The second challenge was to take already applied prosthetics and do realistic makeup for the characters that the models were meant to represent.  Kevon Ward won the second challenge with his superior paintwork. Ward was surprised and pleased at the win.

Face Off - Season 9
Kevon Ward with his third challenge entry.

At the end of stage two of The Gauntlet, Evan fell into the last place slot of number 9. He was not terribly pleased but despite being very concerned at the amount of models on hand for the last challenge, Hedges went on to win that particular round.

 

Face Off - Season 9
Evan Hedges with his winning combo for Challenge Three.

The last challenge dealt out  a huge dose of reality. The challenge was to create a main, or “hero” model and then do two “background” models. In the business, it is explained, most makeup artists will do a number of models and not just one main. This understandably shook all of the contestants, although Nora, once again, rose to the challenge with a can-do attitude.

While Evan won the last round, the overall winner was Nora.

Face Off - Season 9
Nora the Roara wins the first ever Gauntlet on Face Off.

The last three, on the leaderboard at the end of the challenge and the episode were Stephanie “Stevie” Calabrese and “cupcake” Meg Wilbur along with Jasmine Ringo.

Face Off - Season 9
Meg Wilbur at the bottom but not out.

Jasmine was the one to go home this week and as usual Ms. Westmore seemed saddened by the loss of another talented artist. The show this week did not feature Michael Westmore, McKenzie’s father as the format was different.

Face Off - Season 9
Stephanie “Stevie” Calabrese also close to leaving but not out.

Regardless of the “nonappearance” of the “master” Face Off held their first ever gauntlet and it was brilliant to watch. Each of the stages put different pressures on the contestants and, as usual, it was fascinating to see the thought process behind each creation.

This is the only “reality” show worth watching at the moment as it does not deal with “personalities” vying for attention through banal and non existent talents. Face Off  showcases real people with real talent, a gift for creating magic of a special sort. The series airs Tuesdays on SyFy.

Face Off - Season 9
Jasmine Ringo, out but not down.

Face Off: SyFy Reality Proves Making Up is Still Fun

Face Off - Season 9
Having only become aware of Face Off last year after meeting the delightful Alana Rose from season three and the equally delightful Keaghlan Ashely from season seven at the Amazing Las Vegas Comic Con in 2014, it was impossible not to watch the show when it aired and cheer Ms Ashley on, both in print and as a viewer. Host McKenzie Westmore is one of the most empathetic presenters on any reality show on television. As well as Ms Westmore’s apparent caring attitude her father, the award winning Michael Westmore (And if you have to ask what he has won awards for, why on Earth are you watching the show?) appears to offer advice and guidance.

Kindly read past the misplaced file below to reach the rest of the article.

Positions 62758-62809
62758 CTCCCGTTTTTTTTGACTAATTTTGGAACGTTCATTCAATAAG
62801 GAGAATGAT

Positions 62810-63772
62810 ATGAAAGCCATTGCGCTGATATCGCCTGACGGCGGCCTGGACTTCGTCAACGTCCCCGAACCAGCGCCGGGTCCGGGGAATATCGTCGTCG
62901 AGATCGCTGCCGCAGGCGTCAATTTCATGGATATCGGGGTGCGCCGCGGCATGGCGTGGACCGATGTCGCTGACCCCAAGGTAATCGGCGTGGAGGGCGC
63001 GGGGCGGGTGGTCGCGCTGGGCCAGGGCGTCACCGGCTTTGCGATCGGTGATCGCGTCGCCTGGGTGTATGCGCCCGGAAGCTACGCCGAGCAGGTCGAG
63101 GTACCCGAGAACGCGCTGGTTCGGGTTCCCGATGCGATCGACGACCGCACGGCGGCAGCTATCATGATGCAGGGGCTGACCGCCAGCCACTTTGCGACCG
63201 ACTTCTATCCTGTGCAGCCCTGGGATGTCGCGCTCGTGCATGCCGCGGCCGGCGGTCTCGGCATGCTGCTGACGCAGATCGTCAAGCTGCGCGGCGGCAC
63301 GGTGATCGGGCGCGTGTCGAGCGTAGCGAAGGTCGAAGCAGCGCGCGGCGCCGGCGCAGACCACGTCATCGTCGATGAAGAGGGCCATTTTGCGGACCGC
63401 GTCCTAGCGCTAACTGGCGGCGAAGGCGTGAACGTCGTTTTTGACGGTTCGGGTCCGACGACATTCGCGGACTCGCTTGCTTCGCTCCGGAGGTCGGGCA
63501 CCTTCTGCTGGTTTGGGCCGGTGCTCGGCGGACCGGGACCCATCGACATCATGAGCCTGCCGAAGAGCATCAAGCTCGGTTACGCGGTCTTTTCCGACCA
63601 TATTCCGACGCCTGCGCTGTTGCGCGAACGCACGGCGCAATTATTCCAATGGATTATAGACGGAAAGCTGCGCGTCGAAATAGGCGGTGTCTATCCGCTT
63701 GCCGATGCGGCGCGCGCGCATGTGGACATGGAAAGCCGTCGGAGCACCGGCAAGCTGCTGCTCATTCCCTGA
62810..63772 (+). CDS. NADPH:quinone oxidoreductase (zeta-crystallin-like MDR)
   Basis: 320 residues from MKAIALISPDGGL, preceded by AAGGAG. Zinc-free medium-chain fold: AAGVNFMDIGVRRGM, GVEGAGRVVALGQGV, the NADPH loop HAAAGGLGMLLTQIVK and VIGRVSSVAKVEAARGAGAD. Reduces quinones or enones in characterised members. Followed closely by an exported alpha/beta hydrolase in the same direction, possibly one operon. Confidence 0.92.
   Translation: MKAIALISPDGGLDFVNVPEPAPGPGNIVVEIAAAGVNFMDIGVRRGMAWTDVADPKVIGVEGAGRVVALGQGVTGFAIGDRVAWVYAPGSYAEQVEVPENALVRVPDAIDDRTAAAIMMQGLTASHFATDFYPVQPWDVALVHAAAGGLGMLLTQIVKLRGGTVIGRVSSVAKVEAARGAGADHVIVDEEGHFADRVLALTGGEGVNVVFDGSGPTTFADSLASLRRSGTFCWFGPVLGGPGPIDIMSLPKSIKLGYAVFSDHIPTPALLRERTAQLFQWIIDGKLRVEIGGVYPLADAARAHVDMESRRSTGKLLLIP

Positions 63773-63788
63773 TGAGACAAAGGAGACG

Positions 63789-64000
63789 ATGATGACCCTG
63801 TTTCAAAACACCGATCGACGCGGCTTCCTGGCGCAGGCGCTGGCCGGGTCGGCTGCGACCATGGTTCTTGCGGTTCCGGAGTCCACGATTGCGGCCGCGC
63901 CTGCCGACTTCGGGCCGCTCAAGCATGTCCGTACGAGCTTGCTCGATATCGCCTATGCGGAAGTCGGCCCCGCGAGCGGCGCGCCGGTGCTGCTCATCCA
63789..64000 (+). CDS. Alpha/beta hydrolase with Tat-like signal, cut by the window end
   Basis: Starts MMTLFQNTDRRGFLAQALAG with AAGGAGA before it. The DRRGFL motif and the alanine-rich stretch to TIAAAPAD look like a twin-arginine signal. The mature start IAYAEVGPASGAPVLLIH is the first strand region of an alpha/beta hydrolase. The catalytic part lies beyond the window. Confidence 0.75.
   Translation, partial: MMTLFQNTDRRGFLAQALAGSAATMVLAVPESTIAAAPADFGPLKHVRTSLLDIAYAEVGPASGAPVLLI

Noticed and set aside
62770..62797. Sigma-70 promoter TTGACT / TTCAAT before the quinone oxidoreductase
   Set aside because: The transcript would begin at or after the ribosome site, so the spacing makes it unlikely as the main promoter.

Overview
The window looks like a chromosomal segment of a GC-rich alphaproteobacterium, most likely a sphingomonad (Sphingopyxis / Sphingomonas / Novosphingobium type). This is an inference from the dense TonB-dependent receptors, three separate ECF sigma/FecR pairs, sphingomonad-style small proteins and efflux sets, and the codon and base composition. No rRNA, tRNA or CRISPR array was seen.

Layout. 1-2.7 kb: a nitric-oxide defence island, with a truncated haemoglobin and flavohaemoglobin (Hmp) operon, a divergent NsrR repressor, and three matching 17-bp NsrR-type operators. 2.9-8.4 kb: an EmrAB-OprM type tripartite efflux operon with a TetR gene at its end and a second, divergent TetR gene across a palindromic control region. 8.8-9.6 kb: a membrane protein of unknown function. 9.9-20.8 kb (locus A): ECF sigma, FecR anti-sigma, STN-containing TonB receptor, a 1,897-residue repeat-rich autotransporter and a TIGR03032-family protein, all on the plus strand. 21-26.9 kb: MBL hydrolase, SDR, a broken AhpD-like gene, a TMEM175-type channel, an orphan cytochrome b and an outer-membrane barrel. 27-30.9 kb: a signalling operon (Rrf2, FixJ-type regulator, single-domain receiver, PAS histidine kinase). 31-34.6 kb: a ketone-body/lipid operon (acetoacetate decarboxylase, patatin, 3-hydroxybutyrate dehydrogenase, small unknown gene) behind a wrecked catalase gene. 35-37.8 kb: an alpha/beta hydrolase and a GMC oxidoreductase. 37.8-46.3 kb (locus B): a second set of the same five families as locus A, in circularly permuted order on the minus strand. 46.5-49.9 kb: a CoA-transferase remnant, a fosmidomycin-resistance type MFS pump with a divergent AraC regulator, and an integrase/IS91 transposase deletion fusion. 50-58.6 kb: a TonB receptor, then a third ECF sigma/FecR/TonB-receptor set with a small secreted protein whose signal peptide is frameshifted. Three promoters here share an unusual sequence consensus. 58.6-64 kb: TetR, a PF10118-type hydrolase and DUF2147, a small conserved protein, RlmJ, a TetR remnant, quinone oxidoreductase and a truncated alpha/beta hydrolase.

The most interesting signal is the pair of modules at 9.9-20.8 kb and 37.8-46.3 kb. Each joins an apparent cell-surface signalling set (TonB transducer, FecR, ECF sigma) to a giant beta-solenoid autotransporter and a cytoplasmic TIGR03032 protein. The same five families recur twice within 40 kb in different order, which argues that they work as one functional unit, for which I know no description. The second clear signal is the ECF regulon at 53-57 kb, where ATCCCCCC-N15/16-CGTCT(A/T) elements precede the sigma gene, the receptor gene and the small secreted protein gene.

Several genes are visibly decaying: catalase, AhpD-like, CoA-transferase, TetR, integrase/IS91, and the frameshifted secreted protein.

There is a panel of experts that includes Ve Neill, Glenn Hetrick and Neville Page along with the odd guest expert who judge and/or offer advice.

Face Off shows just what goes into all that creature feature makeup and the thought process, application and magical transformations that Hollywood makeup artists use for all their creations (not just the monster makeup.) Watching Keaghlan Ashely and Alana Rose turn “normal” looking people into fairies and other sprite-like creatures live in Vegas was fascinating and it is equally so watching these talented artists do so on television weekly.

Face Off - Season 9
Two beautiful ladies – McKenzie Westmore and judge Ve Neill

Sadly, this writer missed the first eight episodes hence missing out on any possible favorites to follow along and root for. It says much for the SyFy program that even not meeting any of the contestants, in the flesh, so to speak, one can still find competitors to get attached to as each one shares their thoughts freely with the viewer. Personalities of each artist are amicable enough that the viewer feels badly whenever one is voted off.

*Sidenote* I was so upset when my favorite Keaghlan was voted off last year before the final I stopped watching! This is one of the few reality shows on television that features wildly talented individuals who perform a sort of magic. Turning people into aliens, ghostly specters, or as in the last episode, men into women as a tribute to the golden days of yore and William Shakespeare. Back in the day when ladies were not allowed on stage…or women who were not ladies, for that matter.

In All That Glitters the competitors left in the show had to take classic female Shakespearean characters, Hecate (which was continually mispronounced), Joan of Arc, et al. and recreate them. The trick was that this week they took very masculine male models and transformed them into these feminine creatures of fiction. This was the challenge and some did better than others.

The magic of Face Off is not in the winning or losing, it is in the revelations of the thought process, what prosthetics are needed/used, and what makeup/color is used for each creation. The format of each episode is the same. The competitors get their brief, pick their assignments and get to work.

Face Off - Season 9
Stevie with her model who looks amazingly like Scarlett Johansson with a tan…

Segments of the show are split into workshop days and each artist is given expert advice from Michael Westmore. By the end of the program the results are judged and after the “safe” contestants are sent back, the last four (best and worst) are left to explain/defend their work.

Megan “Meg” Wilbur won this week with her creation, Stephanie “Stevie” Calabrese was “runner up,” and sadly Ricky Vitus lost and was voted out. (Evan Hedges stayed in by the skin of his teeth.) Somewhat amazingly all of the artists managed to make their manly-men look like ladies. While Evan’s looked a little less than perfect, Ricky’s was deemed the “worst.”

Face Off - Season 9
Ricky Vitus was voted off but not broken down when he left.

SyFy’s Face Off airs Tuesdays on the network. All those who are fans of what goes into the creation of fantasy cinematic visions, whether they be cute hobbits or ‘Oribble Orcs” should tune in.